Four Stars
Sleep Walk by John Saul
  A teacher suddenly experiences hallucinations and several massive strokes.  She is taken off to a strange complex, The Cottonwoods, in the canyon, to spend her final days of life.  Judith Sheffield is hired to replace the fallen teacher.  She grew up in Borrego.  It's like a homecoming for her.  She moves in with her aunt and uncle Rita and Max Moreland.  But there is trouble brewing at the refinery that Max owns. It's going under and Max is under pressure to sell to Unicom, who vows to keep the plant open when Max too suddenly experiences a massive stroke and dies.  Meanwhile, Judith has taken up with Frank Arnold, the union boss, and is trying to help his angry 16 year old son, Jed, whose deceased mother was an Indian.  They go up to see his grandfather, who sees visions from the smokehouse or kiva, where he spends much of his time.  Jed too begins to experience visions when in the kiva, of soaring with an eagle across the valley, that once was untainted by a belching refinery with its river dammed.  But when Frank too suffers mysterious strokes and the teenagers are forced into vaccinations that are carefully recorded, Judith takes action, and steals a vaccine, sending it to be analyzed.   Is everything going on in Borrego related to Unicom and Greg Moreland, Max's nephew?  Read the book and find out.  Nice mystery!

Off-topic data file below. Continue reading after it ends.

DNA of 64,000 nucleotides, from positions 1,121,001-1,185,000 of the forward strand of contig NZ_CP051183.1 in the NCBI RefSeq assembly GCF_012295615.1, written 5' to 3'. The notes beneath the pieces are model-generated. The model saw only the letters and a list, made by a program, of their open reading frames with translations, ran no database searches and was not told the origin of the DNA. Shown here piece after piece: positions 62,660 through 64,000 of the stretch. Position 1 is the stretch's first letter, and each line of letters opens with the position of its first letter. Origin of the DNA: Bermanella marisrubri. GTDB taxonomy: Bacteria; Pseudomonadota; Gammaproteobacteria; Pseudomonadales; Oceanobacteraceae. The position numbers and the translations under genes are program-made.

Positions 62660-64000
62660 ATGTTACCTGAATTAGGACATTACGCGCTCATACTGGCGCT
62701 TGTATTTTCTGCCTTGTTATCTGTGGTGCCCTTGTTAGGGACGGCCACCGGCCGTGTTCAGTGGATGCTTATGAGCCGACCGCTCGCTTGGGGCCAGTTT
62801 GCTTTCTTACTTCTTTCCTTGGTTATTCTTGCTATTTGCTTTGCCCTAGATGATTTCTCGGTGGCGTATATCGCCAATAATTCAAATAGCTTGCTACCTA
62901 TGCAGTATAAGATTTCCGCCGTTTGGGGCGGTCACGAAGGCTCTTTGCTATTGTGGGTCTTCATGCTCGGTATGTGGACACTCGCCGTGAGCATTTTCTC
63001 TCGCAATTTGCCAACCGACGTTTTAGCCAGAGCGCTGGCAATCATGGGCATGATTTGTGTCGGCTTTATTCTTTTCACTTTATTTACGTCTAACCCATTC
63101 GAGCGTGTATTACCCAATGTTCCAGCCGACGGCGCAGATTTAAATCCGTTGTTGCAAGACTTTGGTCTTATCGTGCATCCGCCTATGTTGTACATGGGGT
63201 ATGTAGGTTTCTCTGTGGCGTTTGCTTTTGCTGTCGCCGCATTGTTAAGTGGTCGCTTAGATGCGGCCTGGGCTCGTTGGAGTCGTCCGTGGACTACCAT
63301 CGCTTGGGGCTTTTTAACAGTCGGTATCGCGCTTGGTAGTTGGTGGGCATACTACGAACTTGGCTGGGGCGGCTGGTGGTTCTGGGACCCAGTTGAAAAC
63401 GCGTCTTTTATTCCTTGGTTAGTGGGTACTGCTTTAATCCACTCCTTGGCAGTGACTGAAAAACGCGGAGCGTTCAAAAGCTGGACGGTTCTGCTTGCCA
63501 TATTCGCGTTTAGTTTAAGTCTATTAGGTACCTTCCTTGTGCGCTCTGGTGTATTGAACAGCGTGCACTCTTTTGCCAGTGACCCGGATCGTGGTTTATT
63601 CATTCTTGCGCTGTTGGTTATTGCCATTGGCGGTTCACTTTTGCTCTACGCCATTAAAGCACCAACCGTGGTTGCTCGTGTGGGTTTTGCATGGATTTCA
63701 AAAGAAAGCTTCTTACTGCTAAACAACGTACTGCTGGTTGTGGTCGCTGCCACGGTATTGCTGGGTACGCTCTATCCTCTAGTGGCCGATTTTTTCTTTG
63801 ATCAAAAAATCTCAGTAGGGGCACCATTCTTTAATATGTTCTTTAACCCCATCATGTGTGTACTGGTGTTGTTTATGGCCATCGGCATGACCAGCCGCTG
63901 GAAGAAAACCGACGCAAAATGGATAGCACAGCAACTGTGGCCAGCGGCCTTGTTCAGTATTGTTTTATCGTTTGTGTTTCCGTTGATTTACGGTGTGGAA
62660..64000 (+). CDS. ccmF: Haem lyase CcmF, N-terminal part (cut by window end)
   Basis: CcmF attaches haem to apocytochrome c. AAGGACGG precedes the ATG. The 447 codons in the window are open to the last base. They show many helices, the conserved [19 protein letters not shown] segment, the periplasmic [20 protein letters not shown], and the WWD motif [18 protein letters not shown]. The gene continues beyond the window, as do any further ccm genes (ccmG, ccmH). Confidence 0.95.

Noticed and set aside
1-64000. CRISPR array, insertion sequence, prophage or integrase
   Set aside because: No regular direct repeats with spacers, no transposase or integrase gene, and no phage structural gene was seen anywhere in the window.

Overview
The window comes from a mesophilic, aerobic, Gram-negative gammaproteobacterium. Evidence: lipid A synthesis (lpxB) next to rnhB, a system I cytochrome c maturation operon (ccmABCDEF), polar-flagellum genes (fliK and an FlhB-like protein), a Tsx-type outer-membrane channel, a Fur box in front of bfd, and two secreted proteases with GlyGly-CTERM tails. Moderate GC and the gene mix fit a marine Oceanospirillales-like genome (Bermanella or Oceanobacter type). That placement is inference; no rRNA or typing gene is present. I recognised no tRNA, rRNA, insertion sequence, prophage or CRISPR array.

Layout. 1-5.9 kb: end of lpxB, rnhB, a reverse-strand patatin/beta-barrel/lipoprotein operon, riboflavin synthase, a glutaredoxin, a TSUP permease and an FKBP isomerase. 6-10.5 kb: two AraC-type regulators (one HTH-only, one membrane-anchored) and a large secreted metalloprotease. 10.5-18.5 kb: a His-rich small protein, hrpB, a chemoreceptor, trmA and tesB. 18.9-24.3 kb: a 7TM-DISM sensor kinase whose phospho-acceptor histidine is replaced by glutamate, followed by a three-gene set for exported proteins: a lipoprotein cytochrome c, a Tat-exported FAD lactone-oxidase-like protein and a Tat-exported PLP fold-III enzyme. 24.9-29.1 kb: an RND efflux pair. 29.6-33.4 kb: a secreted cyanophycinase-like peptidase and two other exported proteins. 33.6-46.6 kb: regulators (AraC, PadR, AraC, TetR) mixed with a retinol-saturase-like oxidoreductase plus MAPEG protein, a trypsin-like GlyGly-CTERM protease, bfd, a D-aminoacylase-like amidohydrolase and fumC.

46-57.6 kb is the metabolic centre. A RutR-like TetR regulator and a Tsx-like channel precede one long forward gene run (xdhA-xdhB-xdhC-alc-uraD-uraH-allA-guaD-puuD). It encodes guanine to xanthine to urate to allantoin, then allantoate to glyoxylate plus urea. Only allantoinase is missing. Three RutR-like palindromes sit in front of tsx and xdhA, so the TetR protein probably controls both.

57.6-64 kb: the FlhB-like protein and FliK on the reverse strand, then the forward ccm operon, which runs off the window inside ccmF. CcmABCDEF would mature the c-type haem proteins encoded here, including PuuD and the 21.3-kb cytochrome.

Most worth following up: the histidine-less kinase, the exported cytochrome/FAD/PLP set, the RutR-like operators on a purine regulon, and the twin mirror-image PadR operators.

Four Stars
September 2017
Timeline by Michael Crichton
  Another fantastical tale by Crichton, this one too features graduate students who must fight for their lives.  This time, they're working a dig uncovering medieval ruins when their professor is called off to Arizona to the secretive organization funding their operation.   When he vanishes, the students themselves are called to Arizona, to help retrieve the professor, but from where?  Or rather, from what time in history?  The organization has developed a machine that travels through other universes to other times.  But will they find the professor? Will they themselves make it back to their own time?   This is a fast paced story, but I did not enjoy it as much as Micro, the last book I read by Crichton.  

Three Stars
Micro by Michael Crichton